The alt-right, Antifa and ‘Trumpism’

After white supremacists and counterprotestors violently clashed in Charlottesville in August, the dynamics behind “Trumpism” were on national display, says Larry Rosenthal, the chair of the Center for Right-Wing Studies at UC Berkeley. Gina Daly, the director of federal relations at UC Berkeley, sat down with Rosenthal, who discussed the rise of Trumpism, how much is too much for the American public and who could take on Trump in the next presidential election.

Gina Daly: To what do you attribute the rise of Trumpism?

Larry Rosenthal and Gina Daly

Larry Rosenthal is the chair of the Center for Right-Wing Studies and Gina Daly is the director of federal relations at UC Berkeley. (UC Berkeley photo by Anne Brice)

Larry Rosenthal: There are two prominent explanations for Trumpism: One is economic and the other is cultural. The cultural is about white identity politics — the sense of “the country being taken away from us” by women and minorities. The economic argument is that the American middle class has been eviscerated, which is true. The condition of the American working class has been on a decline since 1973. It’s been kind of a wave that crested with the financial crisis of 2008.

What group of voters led to Trump’s electoral victory?

People who lived in corners of the American population, but were outside of the world of electoral politics — anti-Semites, KKK, neo-Nazis. They were beyond the pale in national politics. Imagine if you were one of those people, and suddenly at the level of presidential politics, someone is talking your language. It was startling, electrifying. These people were mobilized in a way that took them by surprise, and they — what we now call the alt-right — became part of Trump’s constituency.

Would you say the Antifa group is a threat, or actually creating a positive in the alt-right’s perspective?

Fighting in the streets in Charlottesville (Photo by Karla Cote via Flickr)

There’s no doubt — it’s a positive. The alt-right wants a movement that more resembles the politics of Weimar Germany, the period that gave rise to the Nazis. Richard Spencer, the president of the white supremacist National Policy Institute, said he never expected to be see this in his lifetime — the transition to fighting in the streets in that period. He believes that with fighting in the streets, Americans who are already polarized will be forced to choose between one extreme and another.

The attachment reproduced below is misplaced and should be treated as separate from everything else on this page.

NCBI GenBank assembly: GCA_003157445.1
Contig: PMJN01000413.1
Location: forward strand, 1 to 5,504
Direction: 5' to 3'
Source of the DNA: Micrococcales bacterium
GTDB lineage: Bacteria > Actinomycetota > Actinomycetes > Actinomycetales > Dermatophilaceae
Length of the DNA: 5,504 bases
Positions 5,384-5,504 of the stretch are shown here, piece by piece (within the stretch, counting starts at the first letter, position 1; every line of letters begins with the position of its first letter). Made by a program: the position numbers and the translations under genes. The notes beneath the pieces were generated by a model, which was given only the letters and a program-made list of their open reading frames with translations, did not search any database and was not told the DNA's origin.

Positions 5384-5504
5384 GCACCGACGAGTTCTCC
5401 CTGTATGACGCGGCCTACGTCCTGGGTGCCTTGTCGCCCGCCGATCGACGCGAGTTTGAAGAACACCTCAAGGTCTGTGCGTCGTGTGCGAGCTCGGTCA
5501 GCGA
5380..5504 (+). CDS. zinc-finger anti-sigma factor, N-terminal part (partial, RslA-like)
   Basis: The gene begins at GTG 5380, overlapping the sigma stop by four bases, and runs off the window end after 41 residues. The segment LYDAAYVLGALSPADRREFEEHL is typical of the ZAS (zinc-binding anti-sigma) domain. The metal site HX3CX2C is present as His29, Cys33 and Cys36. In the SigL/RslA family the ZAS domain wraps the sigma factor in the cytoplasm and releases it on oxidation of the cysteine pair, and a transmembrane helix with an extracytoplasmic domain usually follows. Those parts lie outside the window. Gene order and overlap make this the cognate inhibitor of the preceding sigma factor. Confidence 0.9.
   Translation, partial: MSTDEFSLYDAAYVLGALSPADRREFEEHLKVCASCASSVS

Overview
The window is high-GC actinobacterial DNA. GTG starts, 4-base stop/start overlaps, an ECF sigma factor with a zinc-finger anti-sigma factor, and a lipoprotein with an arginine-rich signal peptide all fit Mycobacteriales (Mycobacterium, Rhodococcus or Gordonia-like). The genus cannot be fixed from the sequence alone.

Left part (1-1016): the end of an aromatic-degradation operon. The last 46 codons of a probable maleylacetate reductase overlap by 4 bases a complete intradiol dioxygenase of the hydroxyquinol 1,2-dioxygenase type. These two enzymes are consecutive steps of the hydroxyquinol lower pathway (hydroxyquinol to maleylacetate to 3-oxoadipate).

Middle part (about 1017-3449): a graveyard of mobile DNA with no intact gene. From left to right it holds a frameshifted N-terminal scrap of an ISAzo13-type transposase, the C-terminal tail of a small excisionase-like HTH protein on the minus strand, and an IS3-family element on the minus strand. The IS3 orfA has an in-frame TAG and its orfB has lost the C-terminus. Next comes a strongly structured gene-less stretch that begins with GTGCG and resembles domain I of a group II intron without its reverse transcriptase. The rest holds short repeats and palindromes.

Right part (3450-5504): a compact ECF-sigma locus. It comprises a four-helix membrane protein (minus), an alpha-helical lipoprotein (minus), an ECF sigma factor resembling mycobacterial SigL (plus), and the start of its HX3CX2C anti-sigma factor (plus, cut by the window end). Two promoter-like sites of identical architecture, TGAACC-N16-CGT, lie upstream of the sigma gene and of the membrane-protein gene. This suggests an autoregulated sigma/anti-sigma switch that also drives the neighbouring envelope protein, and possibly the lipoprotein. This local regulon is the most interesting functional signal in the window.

For those who voted for Trump, especially the Rust Belt American working class, how are they reacting to his policies?

I think the great question going into the Trump presidency was, “What’s going to happen to his base when they discover that the things he ran on aren’t about to happen?” The variations on the Affordable Care Act repeal would be disastrous to his base. But we’ve seen that the base has remained, apparently, quite firm. What are seen from the outside to be rational arguments — they do not seem to have displaced the identification with Trump as the person who is dissing the establishments of both parties. The capacity to place blame on the various establishments, and not Trump, remains quite strong.

What do you think Trump can say or do that will finally be so outrageous that people will say, “No, no, I cannot support this?”

A young protestor against Trump’s Muslim ban (Photo by Geoff Livingston via Flickr)

I don’t know. There have been dozens and dozens of issues — Muslim bans, pussy grabbing… the litany is extensive. And none of them has been a functioning third rail, which is the thing you step on and electrocutes you. I wondered, for example, if going after the NFL might be the third rail. Because on one hand, the racial component of it is attractive to his base. But on the other hand, they’re football fans, and Trump wants the owners to tell these star players they can’t play. Trump is undermining the NFL if the owners did what he’s telling them to do. It puts the base in somewhat of a quandary in a way that other issues haven’t.

In the upcoming midterm election in 2018 and in the presidential election in 2020, what will voters be looking for?

I tend to avoid such questions for many reasons, including my capacity to see the future is as dim as everybody else’s. In respect to the 2018 midterms — it’s a year from now. I don’t think that which has gone on so far is going to be determinative of what happens in a year from now. In 2013, the Republican Party, thanks to the Tea Party, shut down the government over Obamacare. The conventional wisdom was that they were going to suffer in the 2014 elections. They did just fine. The idea that which happens the year earlier is somehow of predictive, I find that a kind of faulty notion.

Joe Biden

Rosenthal wonders if Joe Biden could withstand a character attack in a presidential election. (Photo by U.S. Army Corps of Engineers via Flickr)

It’s difficult to know who the candidates will be in the 2020 election, but what qualities might a candidate have to possess in order to take on Donald Trump?

Someone who might be able to challenge Trump, in my view, would be someone with the capacity to not be defined by a characterological smear, which Trump is sure to use and has been the Republican electoral strategy for some time. One wonders if the kind of folksiness, I-come-from-the-Rust-Belt quality of Joe Biden might withstand a character attack. Could Elizabeth Warren run for president and not be defined by Pocahontas? I think the issue is not so much vulnerability to a global characterization smear, but the ability to withstand it. That would be my strongest consideration.